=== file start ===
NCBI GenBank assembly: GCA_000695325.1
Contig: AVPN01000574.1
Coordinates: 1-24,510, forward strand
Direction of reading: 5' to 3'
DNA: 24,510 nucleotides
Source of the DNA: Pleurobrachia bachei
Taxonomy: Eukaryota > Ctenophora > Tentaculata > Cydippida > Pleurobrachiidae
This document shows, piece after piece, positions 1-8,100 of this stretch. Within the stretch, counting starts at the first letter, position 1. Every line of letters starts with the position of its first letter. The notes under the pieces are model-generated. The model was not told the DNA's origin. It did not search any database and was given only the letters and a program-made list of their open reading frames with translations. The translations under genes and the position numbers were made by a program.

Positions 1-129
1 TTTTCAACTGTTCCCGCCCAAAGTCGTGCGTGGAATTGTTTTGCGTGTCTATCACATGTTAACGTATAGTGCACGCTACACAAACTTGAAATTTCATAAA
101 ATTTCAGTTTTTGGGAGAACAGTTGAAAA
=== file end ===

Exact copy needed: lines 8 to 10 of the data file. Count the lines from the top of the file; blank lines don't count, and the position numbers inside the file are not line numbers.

This document shows, piece after piece, positions 1-8,100 of this stretch. Within the stretch, counting starts at the first letter, position 1. Every line of letters starts with the position of its first letter. The notes under the pieces are model-generated. The model was not told the DNA's origin. It did not search any database and was given only the letters and a program-made list of their open reading frames with translations. The translations under genes and the position numbers were made by a program.

Positions 1-129
1 TTTTCAACTGTTCCCGCCCAAAGTCGTGCGTGGAATTGTTTTGCGTGTCTATCACATGTTAACGTATAGTGCACGCTACACAAACTTGAAATTTCATAAA